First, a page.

The Ely Times
A company called Sub Zero Ice Cream offers an educational opportunity for students all around the United States.
Chad Ostler, franchise owner for the SubZero stores located in Cedar City and St. George, Utah, reached out to the White Pine County School District to offer an educational opportunity for the schools in the district.
Sub Zero uses liquid nitrogen to flash freeze ice cream. They demonstrated to the students the use of cryogenic gas, phase changes, heat transfer, inversions, ideal gas law, atmospheric composition, and gas expansion, applied in an everyday situation. In other words, science in action.
Stotler said, “We show them that science is fun and practical in an exciting science demonstration.”
The cost for the 55 minute demo was minimal, at $2.50 per student, and at the end of the demonstration, students received ice cream and a book mark with a reading log.
Tracy Garcia, Sign Language Interpreter explained how KGHM sponsored the event for the students.
“We greatly appreciate KGHM’s generosity and support for our schools,” she said
SubZero was created in 2008 by owners Jerry and Naomi Hancock. With backgrounds in chemistry, Jerry Hancock worked to develop a method to freeze ice cream using liquid nitrogen.
They received their patent in 2014. They were featured on Shark Tank, and although they did not get a shark to invest, they went from two corporate stores, and 18 franchises to more than 50 to date.
The students at Norman Elementary learned some fun facts about nitrogen; it is non-toxic, odorless, tasteless and colorless, and makes up 3 percent of your body weight.
Ice creams are customizable, no wait time, no freezer requirements, and no ice crystals.
Mrs. Walker’s 4th grade class, Mrs. Johnson’s Mrs. Kuehnert’s and Mrs. Crosby’s 2nd grade classes at DEN enjoyed the demonstration.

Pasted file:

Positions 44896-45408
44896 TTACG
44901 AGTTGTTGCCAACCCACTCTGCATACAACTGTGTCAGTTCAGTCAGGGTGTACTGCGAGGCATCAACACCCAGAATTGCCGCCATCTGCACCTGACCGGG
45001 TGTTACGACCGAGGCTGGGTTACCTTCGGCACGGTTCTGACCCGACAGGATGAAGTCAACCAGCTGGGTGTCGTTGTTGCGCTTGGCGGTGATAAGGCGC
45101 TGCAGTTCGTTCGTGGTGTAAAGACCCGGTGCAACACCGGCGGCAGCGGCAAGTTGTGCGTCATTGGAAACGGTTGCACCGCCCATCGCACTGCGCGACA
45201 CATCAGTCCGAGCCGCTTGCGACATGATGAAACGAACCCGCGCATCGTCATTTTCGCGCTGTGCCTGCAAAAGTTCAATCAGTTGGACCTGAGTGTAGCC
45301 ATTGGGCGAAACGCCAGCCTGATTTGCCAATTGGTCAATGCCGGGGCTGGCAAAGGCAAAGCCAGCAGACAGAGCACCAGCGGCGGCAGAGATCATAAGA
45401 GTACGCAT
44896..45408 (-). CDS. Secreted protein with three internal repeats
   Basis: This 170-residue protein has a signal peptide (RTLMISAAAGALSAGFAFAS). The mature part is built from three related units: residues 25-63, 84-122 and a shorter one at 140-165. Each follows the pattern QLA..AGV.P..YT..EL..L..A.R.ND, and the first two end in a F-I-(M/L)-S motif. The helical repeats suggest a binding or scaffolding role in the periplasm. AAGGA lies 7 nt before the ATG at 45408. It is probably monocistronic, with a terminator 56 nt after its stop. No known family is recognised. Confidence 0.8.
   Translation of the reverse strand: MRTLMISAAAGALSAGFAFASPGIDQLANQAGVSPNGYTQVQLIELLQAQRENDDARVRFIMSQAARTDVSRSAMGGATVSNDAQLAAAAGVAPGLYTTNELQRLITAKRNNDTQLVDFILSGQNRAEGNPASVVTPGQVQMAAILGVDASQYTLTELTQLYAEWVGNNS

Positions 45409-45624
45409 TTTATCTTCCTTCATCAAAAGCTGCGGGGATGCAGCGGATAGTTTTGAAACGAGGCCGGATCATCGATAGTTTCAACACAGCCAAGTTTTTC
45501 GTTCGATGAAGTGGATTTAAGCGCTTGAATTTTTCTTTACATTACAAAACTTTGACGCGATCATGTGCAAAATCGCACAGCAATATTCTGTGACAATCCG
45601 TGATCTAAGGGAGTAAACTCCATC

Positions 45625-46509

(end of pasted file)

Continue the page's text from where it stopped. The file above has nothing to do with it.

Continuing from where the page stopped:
Other schools that participated were the White Pine Middle Schoo, in addition to the Lund and McGill Elementary schools.
Garcia noted some of the students comments were anywhere from how much they loved it, to how yummy the ice cream was, to how much they enjoyed the science part of it.
Ostler conducted an experiment with gummy bears.
“What happens when we put them in the fridge?” he said. “Do they get hard?
Several of the students exclaimed, “Yes.”
Ostler said, “What happens if we put them in with nitrogen? Will they get hard enough to break?”
The kids cheered on, exclaiming “yes.”
“Is that your hypothesis?” Ostler asked.
He then filled a bowl with gummy bears, and nitrogen, as he walked around the room showing the students the bowl. “What’s happening?”
Several students commented that it was boiling. Ostler poured the gummy bears into a cup and the candy began breaking up and shrinking. The children cheered on, in awe of the science experiment before their eyes.
After several scientific experiments with the students, Ostler demonstrated how ice cream was made and the students sampled the sweet experiment.
Kids licked their spoons, giggled and laughed while they enjoyed their ice cream.